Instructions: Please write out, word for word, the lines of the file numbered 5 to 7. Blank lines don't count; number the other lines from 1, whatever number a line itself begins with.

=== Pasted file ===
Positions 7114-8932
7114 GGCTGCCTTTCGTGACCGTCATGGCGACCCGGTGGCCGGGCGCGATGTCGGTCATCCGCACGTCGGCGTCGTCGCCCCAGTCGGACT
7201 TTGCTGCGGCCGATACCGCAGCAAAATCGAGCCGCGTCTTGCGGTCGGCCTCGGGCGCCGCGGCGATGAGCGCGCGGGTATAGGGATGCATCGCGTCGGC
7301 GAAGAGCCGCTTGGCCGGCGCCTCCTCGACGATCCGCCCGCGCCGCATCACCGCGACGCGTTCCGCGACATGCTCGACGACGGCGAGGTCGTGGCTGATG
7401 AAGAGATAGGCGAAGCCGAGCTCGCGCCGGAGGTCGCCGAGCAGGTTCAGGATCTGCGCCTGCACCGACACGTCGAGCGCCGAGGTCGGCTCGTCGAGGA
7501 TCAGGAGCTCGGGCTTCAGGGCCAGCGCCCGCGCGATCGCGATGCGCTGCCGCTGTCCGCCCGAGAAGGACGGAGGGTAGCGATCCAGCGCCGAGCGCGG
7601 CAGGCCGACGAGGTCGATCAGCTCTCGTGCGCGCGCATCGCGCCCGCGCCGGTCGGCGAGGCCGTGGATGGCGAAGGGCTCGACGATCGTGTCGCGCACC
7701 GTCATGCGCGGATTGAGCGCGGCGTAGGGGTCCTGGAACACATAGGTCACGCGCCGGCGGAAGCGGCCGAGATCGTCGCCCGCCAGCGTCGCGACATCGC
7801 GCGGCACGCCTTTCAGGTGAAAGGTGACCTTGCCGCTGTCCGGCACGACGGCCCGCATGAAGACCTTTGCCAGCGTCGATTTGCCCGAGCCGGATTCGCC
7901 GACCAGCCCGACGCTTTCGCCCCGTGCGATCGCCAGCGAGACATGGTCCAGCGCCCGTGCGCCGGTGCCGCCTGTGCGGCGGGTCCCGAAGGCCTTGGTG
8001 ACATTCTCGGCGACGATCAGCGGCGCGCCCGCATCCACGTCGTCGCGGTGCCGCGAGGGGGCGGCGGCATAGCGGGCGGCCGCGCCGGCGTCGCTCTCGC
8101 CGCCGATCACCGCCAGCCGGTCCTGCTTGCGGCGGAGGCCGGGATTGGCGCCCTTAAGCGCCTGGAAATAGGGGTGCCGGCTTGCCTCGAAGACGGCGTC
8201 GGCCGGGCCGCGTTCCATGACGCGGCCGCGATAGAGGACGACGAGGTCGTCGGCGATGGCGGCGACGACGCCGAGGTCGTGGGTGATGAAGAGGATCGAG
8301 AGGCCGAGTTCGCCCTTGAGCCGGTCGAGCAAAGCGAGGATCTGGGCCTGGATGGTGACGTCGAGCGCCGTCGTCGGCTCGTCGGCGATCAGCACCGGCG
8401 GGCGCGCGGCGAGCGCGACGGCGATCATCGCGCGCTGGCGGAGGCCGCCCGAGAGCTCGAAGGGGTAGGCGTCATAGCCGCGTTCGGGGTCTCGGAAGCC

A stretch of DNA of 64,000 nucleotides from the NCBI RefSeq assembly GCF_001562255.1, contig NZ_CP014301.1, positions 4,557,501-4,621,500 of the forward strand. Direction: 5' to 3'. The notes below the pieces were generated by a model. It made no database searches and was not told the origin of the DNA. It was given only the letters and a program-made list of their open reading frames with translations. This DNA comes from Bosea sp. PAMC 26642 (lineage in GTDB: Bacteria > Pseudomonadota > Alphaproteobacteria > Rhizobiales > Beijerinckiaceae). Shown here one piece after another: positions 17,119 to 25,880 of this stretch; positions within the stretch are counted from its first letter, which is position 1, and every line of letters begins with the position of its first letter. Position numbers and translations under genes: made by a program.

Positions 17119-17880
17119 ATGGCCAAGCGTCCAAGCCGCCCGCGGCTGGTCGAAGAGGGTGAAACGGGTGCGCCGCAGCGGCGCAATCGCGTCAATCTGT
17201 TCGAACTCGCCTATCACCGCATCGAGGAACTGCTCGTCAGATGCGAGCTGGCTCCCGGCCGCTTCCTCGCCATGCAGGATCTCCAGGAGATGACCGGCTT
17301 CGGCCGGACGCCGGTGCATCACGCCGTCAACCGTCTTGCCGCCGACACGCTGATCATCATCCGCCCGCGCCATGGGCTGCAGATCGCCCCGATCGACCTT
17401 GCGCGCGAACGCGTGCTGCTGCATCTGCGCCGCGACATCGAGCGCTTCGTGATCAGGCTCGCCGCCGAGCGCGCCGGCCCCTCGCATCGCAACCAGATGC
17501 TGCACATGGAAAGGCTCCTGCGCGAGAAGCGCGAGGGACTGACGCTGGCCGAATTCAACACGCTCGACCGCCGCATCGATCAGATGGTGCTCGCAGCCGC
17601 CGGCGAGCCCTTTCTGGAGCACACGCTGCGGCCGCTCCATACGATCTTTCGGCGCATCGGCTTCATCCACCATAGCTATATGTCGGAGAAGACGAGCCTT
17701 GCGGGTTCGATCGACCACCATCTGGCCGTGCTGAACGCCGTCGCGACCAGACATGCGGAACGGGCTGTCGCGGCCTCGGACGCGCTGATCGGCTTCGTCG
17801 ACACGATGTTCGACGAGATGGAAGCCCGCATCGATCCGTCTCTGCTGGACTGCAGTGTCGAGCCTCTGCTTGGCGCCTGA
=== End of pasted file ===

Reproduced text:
7401 AAGAGATAGGCGAAGCCGAGCTCGCGCCGGAGGTCGCCGAGCAGGTTCAGGATCTGCGCCTGCACCGACACGTCGAGCGCCGAGGTCGGCTCGTCGAGGA
7501 TCAGGAGCTCGGGCTTCAGGGCCAGCGCCCGCGCGATCGCGATGCGCTGCCGCTGTCCGCCCGAGAAGGACGGAGGGTAGCGATCCAGCGCCGAGCGCGG
7601 CAGGCCGACGAGGTCGATCAGCTCTCGTGCGCGCGCATCGCGCCCGCGCCGGTCGGCGAGGCCGTGGATGGCGAAGGGCTCGACGATCGTGTCGCGCACC